Toby's Build Diary


#1

I’m going to go for it. I had originally wanted to build a high pressure aeroponic system, but I found the community that exists around the food computer very compelling.

I’m located in Canada, but only 45 minutes north of the border, so I’m going to be trying to stick as close as possible to the BOM. As it stands, I’ve found most of the pieces for the motherboard, and they’re shipping their way from various corners of the world. I’m also going to make a concerted effort to avoid “hacking” as much as possible. For a first pass, I’d like to keep it as similar as possible to everyone else’s.

I’ve got nothing really exciting to say at this point, but figured I’d formally declare my intentions. No motivation like being held accountable by a bunch of internet folks.

Wish me luck, and let me know any handy tips you have.


#2

Stuff I’ve purchased so far (prices in CAD unless stated otherwise):

Power

Brains

Voltage Control

  • 4-Channel Relay - $16.99 x 2 = $33.98
  • AC Relay Box Back Receptacle - Haven’t purchased this yet
  • AC Relay Box Front Panel - Haven’t purchased this yet
  • AC Plug - Already had a few of these lying around
  • AC Extension Cable - $4.80

Lights

Air Conditioning

  • Heater - Haven’t purchased this yet
  • Humidifier - $13.76
  • USB Wall Adapter - $15.99 - I hate the tiny little cubes that are listed on the BOM (well, not those exactly). I’ve purchased plenty of similar products and the quality all over the map - mostly not great.
  • Circulation/Vent Fans - $11.99 * 2 = 23.98
  • Fan Guards - $3.09 * 2 = $6.18
  • Fan Louvres - Haven’t purchased this yet

Environmental Sensing

Enclosure Sensing

Water conditioning

Water sensing

  • Water Temperature and EC Sensor - Haven’t purchased this yet
  • pH Sensor - Haven’t purchased this yet

Enclosures

Additional Components

  • Sacrificial AC Extension Cable for high gauge wire - Have some regular cable lying around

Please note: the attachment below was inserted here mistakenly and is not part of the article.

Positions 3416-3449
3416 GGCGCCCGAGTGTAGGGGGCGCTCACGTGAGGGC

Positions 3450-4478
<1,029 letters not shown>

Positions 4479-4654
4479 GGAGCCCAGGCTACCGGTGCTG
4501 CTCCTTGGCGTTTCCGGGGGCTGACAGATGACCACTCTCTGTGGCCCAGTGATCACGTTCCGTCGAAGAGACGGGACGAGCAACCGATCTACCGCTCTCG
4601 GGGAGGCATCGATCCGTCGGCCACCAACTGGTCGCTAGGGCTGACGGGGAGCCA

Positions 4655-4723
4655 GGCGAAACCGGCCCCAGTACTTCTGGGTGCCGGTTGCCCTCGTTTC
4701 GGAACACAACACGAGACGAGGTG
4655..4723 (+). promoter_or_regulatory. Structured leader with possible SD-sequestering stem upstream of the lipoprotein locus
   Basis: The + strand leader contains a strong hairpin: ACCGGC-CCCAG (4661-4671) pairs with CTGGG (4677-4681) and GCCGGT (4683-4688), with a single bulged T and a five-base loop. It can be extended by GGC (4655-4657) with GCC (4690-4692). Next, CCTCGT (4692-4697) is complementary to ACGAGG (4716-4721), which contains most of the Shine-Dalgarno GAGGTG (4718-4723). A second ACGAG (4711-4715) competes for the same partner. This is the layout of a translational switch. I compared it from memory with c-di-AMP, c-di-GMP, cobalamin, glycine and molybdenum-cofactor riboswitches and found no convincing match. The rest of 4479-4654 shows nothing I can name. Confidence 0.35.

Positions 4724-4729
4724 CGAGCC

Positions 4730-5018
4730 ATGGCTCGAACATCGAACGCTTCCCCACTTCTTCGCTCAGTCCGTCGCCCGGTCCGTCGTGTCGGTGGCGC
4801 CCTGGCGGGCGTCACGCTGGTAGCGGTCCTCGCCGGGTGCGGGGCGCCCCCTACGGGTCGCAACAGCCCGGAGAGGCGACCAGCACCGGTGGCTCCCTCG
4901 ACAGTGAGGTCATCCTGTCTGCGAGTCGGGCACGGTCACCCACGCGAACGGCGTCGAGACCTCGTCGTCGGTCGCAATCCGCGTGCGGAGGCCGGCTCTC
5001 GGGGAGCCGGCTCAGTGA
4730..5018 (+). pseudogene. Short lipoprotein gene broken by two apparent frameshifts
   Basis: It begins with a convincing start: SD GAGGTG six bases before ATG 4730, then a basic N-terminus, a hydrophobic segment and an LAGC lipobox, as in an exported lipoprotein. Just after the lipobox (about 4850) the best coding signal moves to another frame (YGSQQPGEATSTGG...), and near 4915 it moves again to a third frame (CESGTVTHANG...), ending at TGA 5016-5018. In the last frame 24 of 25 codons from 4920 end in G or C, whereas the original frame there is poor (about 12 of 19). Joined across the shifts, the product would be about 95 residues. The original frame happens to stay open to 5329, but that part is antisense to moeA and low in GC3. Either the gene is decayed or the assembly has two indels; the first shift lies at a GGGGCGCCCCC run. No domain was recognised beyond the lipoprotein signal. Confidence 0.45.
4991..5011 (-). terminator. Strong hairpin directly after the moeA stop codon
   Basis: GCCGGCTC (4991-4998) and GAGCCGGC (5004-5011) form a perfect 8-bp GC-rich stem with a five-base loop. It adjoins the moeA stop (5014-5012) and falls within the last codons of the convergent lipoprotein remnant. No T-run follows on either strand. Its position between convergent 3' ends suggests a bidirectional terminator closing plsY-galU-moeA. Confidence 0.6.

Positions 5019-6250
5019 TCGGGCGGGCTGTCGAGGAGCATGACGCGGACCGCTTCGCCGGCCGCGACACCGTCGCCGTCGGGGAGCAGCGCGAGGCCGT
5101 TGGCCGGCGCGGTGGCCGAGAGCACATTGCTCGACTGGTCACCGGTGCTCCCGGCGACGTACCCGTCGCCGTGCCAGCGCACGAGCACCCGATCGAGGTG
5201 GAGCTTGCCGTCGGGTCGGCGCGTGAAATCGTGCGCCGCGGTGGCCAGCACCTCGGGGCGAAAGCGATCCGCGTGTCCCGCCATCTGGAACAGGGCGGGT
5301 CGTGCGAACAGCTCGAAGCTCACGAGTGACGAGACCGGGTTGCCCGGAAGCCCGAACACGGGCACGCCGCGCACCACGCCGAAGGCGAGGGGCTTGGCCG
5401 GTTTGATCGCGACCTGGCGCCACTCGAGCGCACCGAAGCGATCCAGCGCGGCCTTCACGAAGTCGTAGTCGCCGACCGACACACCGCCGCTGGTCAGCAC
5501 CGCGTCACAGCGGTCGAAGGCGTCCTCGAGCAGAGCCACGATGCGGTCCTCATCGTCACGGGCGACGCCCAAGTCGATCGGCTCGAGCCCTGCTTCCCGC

• Wago Lever Nut Assortment - $39.99 (USD)
  • Heat Shrink Tubing - Already have an assortment around
  • Grove Cables - Haven’t purchased this yet
  • Foam mounting tape - Haven’t purchased this yet
  • Electrical Tape - Already have a bunch
  • Air Exchange Box - Haven’t purchased this yet
  • Short Screws - Haven’t purchased this yet
  • Long Screws - Haven’t purchased this yet

#3

Glad you went for it Toby. I’m also glad you went with a Pi2. I’m working on trying to get the disk image to work on a pi3 as we speak, and its been an absolute nightmare. Best of luck!


#4

For unrelated endeavors I have both a Pi Model A and a Pi Model B, and I recently purchased the Pi 3 Model B, but figured I’d probably run into trouble if I tried to switch out a piece like that. Seems that for the time being it’s much easier to use the Pi 2. I mentioned it here, but the image on Google Drive worked for me.

Steps:

  1. Be completely confused as to how anything is supposed to work
  2. Ask for help
  3. Get directed to the Pi 2 Model B image on Google Drive (down at the bottom of the commit message)
  4. Download the 2 GB image with my relatively slow rural internet connection
  5. Go do something else while it downloads